The English Oxford Dictionary defines an experimenter as a person who “tries out new ideas, methods and activities”. Experimenters are adventurers, path finders, seekers; they are inquisitive and have “an openness to try, reflect & learn from new approaches, pedagogy and technologies to support student learning” (Bates 2014).
If you’ve ever had the fun and sometimes frustrating experience of watching a young child feed herself when she discovers the “magic of gravity,” you have witnessed first-hand how we are all born experimenters. As the young experimenter throws her spoon or food on the floor and the nearby adult picks it up, the child monitors, analyzes, and evaluates the actions with all the precision of a scientist. And then she does it again. And again. And again.
Older children display similar behavior. Over 75% of Grade 5 students will attempt to solve a nonsensical math problem that adults don’t even begin to try (Bransford, 1983).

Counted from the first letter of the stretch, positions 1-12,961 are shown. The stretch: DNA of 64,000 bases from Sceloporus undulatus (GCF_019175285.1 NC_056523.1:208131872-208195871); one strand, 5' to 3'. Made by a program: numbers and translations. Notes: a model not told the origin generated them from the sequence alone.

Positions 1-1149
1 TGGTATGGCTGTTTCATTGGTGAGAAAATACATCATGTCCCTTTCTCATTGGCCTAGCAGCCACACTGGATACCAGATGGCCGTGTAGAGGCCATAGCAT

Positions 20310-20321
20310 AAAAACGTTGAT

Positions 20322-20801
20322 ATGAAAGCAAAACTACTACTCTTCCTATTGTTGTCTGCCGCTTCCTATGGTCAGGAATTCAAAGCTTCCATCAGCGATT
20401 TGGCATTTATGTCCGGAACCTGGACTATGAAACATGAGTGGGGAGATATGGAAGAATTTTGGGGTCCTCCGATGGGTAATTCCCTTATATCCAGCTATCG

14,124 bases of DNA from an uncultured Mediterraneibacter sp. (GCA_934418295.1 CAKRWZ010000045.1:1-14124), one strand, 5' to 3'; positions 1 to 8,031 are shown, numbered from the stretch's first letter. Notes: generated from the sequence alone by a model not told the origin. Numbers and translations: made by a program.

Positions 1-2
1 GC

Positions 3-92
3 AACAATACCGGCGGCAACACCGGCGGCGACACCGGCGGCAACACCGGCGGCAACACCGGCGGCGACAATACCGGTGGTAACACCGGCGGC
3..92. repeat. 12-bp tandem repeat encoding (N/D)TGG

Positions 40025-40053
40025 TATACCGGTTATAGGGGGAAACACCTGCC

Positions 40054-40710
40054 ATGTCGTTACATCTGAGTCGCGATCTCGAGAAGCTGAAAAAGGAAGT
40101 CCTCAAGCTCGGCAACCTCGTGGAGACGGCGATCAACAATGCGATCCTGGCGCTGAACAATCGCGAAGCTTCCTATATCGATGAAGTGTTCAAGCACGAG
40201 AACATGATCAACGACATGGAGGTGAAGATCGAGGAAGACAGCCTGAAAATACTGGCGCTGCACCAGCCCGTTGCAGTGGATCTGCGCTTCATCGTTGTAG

An example of a nonsensical and unsolvable problem might be: There are 26 sheep and 10 goats on a ship. How old is the captain?
Obviously, this kind of behaviour is beneficial: it prevents us from wasting time trying to solve a problem that has no solution. While math questions with unknowable variables are uncommon for most of us, we could, however, often benefit from tapping into the enthusiasm and flexible mindset young children bring to problem solving.
It is not necessary for you to do any of the other modules, before doing this one. This module can be explored in any relationship to the others. The Experimenter Module is designed to integrate elements of being a scholar, and curating while collaborating in a network, who teaches for learning, using technology. Experimenting weaves through all of our work.